Bahadur Yar Jung

From Wikipedia, the free encyclopedia
Jump to navigation Jump to search

Bahadur Yar Jung
Bahadur Yar Jung.jpg
Muhammad Bahadur Khan

(1905-02-03)3 February 1905
Died 25 June 1944(1944-06-25) (aged 39)
Cause of death Suspected poisoned; his 'hukka' (water pipe) was poisoned when he went to meet the opposition party.
Resting place Musheerabad, Hyderabad, India
Nationality Hyderabad, British India
Other names Quaid-e-Millat, Bahadur Yar Jung
Alma mater Madarsay Darul-Uloom, now called City College Hyderabad
Known for Prominent figure of Pakistan Movement, who propounded the philosophy of Sharia Law and Muslim State.
Associated with:
Majlis-e-Ittehadul Muslimeen he was first President of MIM
Muslim League
Khaksar Tehrik
Political party Majlis-e-Ittehadul Muslimeen
Muslim League
Khaksar Tehrik
Spouse(s) Tal-a-mand Khatoon (طالع مند خاتون)
Parent(s) Khatoon (mother)
Nawab Naseeb Yar Jung (father)

Nawab Bahadur Yar Jung (or Bahadur Yar Jang) (3 February 1905, Hyderabad – 25 June 1944) (Urdu: بہادر یار جنگ‎) was a foremost Muslim leader in the princely state of Hyderabad in British India. He founded the branches of Mahdavia and Mahdi Pathan in Hyderabad and was known as a powerful religious preacher. In 1938, he was elected the President of Majlis-e-Ittehadul Muslimeen, a position in which he served till his death.[1][2][3]


Jung aged 1

Bahadur Yar Jung wanted his own princely home state, Hyderabad, to be separate from the rest of India as a Islamic/Muslim state with Sharia Law in force. He led an organisation called Majlis-e-Ittehadul Muslimeen, for the propagation of Islam. A friend and aid to Mohammed Iqbal and Muhammad Ali Jinnah, he was one of the most admired leaders of the Pakistan Movement. In 1926, Bahadur Yar Jung was elected president of the Society of Mahdavis. In 1927, he led an organisation called Majlis-e-Ittehadul Muslimeen, of which he was the founder member. In 1930, he was elected secretary of the Union of Jagirdars which had been established in 1892 but was moribund. A great Muslim zealot, he advocated peaceful but separate and independent co-existence among people of different religions after the independence of British India. So he vigorously supported All India Muslim League and the Pakistan Movement. He was closely associated with both Allama Iqbal and Muhammad Ali Jinnah. He was a great author and a devoted Muslim.[2][4][3]


An undated portrait of Bahadur Yar Jung

Matched by very few, his oratory skills served as a catalyst to the independence struggle of British India.[4]

On 26 December 1943, he delivered an important speech in the All India Muslim League Conference. In the first half of his speech he laid stress on the struggle for Pakistan. In the second half he talked about the creation of Pakistan. At the end he said,

"Muslims! Solutions found in zest copying others sometimes are temporary and therefore transitory. Today we don’t need those who want to shine as a flower on the tree of our nation and taste sweet on the lips as a fruit. We need those who become fertilisers and get assimilated into the earth, making its roots stronger. The ones who become water and soil to produce the colourful flowers; annihilate themselves to make the fruits sweet. We don’t need decoration for the halls to enchant the viewer, we want those stones of the foundation that, buried forever, accept the responsibility of the stability of the structure above.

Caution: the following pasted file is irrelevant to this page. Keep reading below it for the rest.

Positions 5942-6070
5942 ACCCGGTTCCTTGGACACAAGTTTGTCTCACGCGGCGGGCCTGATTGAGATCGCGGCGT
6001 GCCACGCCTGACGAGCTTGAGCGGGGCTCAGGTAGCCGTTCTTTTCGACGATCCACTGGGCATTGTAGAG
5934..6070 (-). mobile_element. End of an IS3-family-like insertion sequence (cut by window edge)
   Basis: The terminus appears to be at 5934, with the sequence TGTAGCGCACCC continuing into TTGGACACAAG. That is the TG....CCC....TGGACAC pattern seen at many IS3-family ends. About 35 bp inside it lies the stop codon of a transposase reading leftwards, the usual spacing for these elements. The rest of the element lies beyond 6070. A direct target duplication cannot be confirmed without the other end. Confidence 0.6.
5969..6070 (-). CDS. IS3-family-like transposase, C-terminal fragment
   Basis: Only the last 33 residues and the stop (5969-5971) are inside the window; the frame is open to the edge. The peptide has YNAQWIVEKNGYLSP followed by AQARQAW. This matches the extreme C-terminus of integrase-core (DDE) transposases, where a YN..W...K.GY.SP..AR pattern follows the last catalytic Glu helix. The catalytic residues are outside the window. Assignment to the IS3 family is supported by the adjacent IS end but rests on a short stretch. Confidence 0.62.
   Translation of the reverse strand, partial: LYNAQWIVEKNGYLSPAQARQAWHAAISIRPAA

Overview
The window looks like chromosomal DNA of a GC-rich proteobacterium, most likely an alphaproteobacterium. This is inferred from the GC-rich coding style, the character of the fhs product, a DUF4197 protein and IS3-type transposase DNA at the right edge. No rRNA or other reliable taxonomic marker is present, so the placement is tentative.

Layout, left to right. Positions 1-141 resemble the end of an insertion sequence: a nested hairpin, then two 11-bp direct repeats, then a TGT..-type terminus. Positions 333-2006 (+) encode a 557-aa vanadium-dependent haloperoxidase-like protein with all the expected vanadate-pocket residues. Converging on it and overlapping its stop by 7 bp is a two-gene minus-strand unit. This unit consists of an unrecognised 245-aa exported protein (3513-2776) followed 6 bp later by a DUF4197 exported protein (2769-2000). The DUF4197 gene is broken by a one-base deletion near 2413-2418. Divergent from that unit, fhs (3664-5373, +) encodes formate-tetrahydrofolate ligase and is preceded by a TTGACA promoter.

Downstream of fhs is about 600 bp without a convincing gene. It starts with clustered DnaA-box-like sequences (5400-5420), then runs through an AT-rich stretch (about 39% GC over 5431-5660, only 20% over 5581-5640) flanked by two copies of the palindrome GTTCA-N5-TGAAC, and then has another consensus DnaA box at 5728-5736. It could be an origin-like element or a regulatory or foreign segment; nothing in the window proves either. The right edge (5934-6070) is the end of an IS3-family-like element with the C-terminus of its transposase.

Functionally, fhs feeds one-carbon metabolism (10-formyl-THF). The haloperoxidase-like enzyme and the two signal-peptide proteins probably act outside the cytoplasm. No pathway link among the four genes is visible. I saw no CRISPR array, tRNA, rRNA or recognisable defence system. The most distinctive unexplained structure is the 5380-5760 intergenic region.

He was the oldest son of Nawab Naseeb Yar Jung. Nawab Mohammed Mandur Khan and Justice Nawab Mohammed Daulat Khan were his brothers. Whereas, Mohammad Moazam Khan- his grand nephew, is an MLA of Telangana State.[citation needed]

Named to honor him

Bahadurabad, a neighbourhood of Karachi, Sindh, Pakistan, is named after Bahadur Yar Jung.[6] City of Karachi, Pakistan also has Bahadur Yar Jung Library , Bahadur Yar Jung Academy and Bahadur Yar Jung Govt. School Jail road Karachi named after him.[3]

Commemorative postage stamp

In 1990, Pakistan Post issued a postage stamp depicting him in its 'Pioneers of Freedom' series designed by Saeed Akhtar.[7][8]

See also


  1. ^ Benichou, Autocracy to Integration 2000, Chapter 4.
  2. ^ a b Preserving the legacy of Nawab Bahadur Yar Jung (1905-1944), website, Published 12 March 2012, Retrieved 28 August 2017
  3. ^ a b c Tribute paid to Bahadur Yar Jung, Dawn (newspaper), Published 28 June 2011, Retrieved 28 August 2017
  4. ^ a b Glowing tributes paid to Nawab Bahadur Yar Jung, Published 28 June 2014, Retrieved 28 August 2017
  5. ^ BAHADAR YAR JANG Archived 7 April 2006 at the Wayback Machine at
  6. ^ Bahadur Yar Jung Library in Bahadurabad, Karachi, Pakistan, Dawn (newspaper), Published 21 June 2011, Retrieved 28 August 2017
  7. ^ Profile with commemorative postage stamp image on website, Retrieved 28 August 2017
  8. ^ Bahadur Yar Jung commemorative postage stamp issued in 1990 by Pakistan Post Office, Retrieved 28 August 2017

9. Sawaneh Bahadur Yar Jung (سوانح بہادر یار جنگ) by Nazeeeruddin Ahmed, 2007


  • Benichou, Lucien D. (2000), From Autocracy to Integration: Political Developments in Hyderabad State, 1938–1948, Orient Blackswan, ISBN 978-81-250-1847-6

External links

  • Bahadur yar Jung Biography website
  • When the Nizam Wept
  • Hyderabad 1948 Revisited –– Was Kashmir A Mistake? by India Defence Consultants
  • An English translation of Saadat Hasan Manto’s ‘Mera Sahib’
Retrieved from ""
This content was retrieved from Wikipedia :
This page is based on the copyrighted Wikipedia article "Bahadur Yar Jung"; it is used under the Creative Commons Attribution-ShareAlike 3.0 Unported License (CC-BY-SA). You may redistribute it, verbatim or modified, providing that you comply with the terms of the CC-BY-SA